Homosexuality – Well Prepared or Merely Reacting?

Homosexuality – Well Prepared or Merely Reacting?
Roger Hitchings
Roger Hitchings Roger Hitchings has pursued an itinerant ministry since his retirement. He regularly speaks and writes on old age and dementia, and is chair of the Reformation and Revival Fellowship.
01 February, 2000 6 min read

Mention the subject of homosexuality in the company of most Christians, and there is a collective sigh of boredom and an immediate atmosphere of irritation and discomfort. Yet let something happen in the wider world, such as the affair in 1999 with Pat Robertson and the Bank of Scotland, and there is a general wringing of hands and muttering of despair. We really can be the most inconsistent of people!

Homosexual lobby

It is a solemn fact, about which we should be very concerned, that the power and influence of the homosexual lobby within our nation is incredibly strong. Indeed, although it is a subject that most of us would wish to avoid, we can anticipate that power being demonstrated over the next few months and years, as issues regarding ‘gay’ people occupy the forefront of the news, just as they have done for much of the last decade.

The debate on the Age of Consent will reappear very soon. The acceptance of homosexual men within the Armed Forces shows how the decisions of European Courts will increasingly affect our nation’s perspective. Similarly the campaign for property and partnership rights for long-standing homosexual couples will strengthen, as they press for equality with heterosexual couples. They will probably obtain what they want.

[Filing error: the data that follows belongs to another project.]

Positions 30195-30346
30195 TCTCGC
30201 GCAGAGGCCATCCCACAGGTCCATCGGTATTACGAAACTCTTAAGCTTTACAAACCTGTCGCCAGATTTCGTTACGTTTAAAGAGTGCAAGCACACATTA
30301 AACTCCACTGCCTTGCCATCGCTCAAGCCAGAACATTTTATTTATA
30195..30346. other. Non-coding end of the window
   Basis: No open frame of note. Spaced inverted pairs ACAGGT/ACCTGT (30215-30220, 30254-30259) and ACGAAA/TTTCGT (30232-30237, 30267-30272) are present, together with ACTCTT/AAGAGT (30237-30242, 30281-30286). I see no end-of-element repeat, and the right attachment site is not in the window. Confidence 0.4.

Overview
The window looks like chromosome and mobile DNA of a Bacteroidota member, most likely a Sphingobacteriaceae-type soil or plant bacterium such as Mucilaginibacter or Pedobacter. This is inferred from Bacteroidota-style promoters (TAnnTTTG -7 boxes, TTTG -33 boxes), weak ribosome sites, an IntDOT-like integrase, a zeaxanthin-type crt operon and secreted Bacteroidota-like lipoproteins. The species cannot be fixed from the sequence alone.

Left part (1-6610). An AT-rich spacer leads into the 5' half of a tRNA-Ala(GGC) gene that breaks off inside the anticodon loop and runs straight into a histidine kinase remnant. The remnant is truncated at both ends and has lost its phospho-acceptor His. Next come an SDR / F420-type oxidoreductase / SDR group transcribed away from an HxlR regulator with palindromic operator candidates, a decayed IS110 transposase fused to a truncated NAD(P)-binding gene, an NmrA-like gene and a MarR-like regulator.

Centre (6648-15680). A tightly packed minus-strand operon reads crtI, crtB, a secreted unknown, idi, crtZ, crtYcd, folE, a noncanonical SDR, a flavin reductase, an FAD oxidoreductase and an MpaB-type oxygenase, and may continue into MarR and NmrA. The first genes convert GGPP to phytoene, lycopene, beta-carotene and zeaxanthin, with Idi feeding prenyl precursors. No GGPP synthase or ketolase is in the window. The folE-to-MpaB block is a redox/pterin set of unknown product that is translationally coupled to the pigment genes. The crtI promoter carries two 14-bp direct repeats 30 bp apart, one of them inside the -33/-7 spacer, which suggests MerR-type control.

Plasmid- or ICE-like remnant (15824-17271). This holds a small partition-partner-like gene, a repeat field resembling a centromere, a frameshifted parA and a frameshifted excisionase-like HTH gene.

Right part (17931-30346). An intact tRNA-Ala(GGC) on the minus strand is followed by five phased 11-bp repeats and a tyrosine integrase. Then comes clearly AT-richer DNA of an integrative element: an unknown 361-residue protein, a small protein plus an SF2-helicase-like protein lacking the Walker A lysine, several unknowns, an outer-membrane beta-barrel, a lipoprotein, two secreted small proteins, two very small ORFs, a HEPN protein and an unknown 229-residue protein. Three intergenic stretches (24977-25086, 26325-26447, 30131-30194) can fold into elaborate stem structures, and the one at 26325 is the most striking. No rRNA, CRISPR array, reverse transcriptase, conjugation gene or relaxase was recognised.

The Government is determined to honour its pre-election commitment to abolish Section 28 of the Local Government Act (1988), and Conservative amendments will be brushed aside. Other similar issues will continue to come up.

Silencing the Bible

Of course, the present government, more than any previous one, has a number of high-profile homosexual members in positions of considerable influence, who will lend their support to these various campaigns. In the same way the media, in all its facets, is almost entirely supportive and sympathetic to the cause of ‘equality’ and ‘gay rights’ (these latter terms are defined generally in pro-gay terms).

The fact that faces us, then, is that the concept of ‘toleration’ now excludes the discussion of this theme in biblical terms. The scriptural perspective is not merely dismissed but is considered quite unacceptable.

Prominent ‘gay-rights’ propagandists, including some self-styled ‘gay Christians’, refer to the Bible as a piece of homophobic literature. The term ‘homophobia’ has been developed over the last twenty-five years, and is now applied as a pejorative description of almost anyone who takes a stand against homosexuality as a normal and acceptable lifestyle.

The reasoning is, apparently, that opposition to homosexuality is based on fear rather than rational argument. It may well be that the real fear is in the minds of the ‘gay’ propagandists, who find the arguments of Scripture, and the health and social-welfare objections, difficult to cope with. That is why informed argument (as pursued by Baroness Young, for instance) should be so vital as far as Christians are concerned.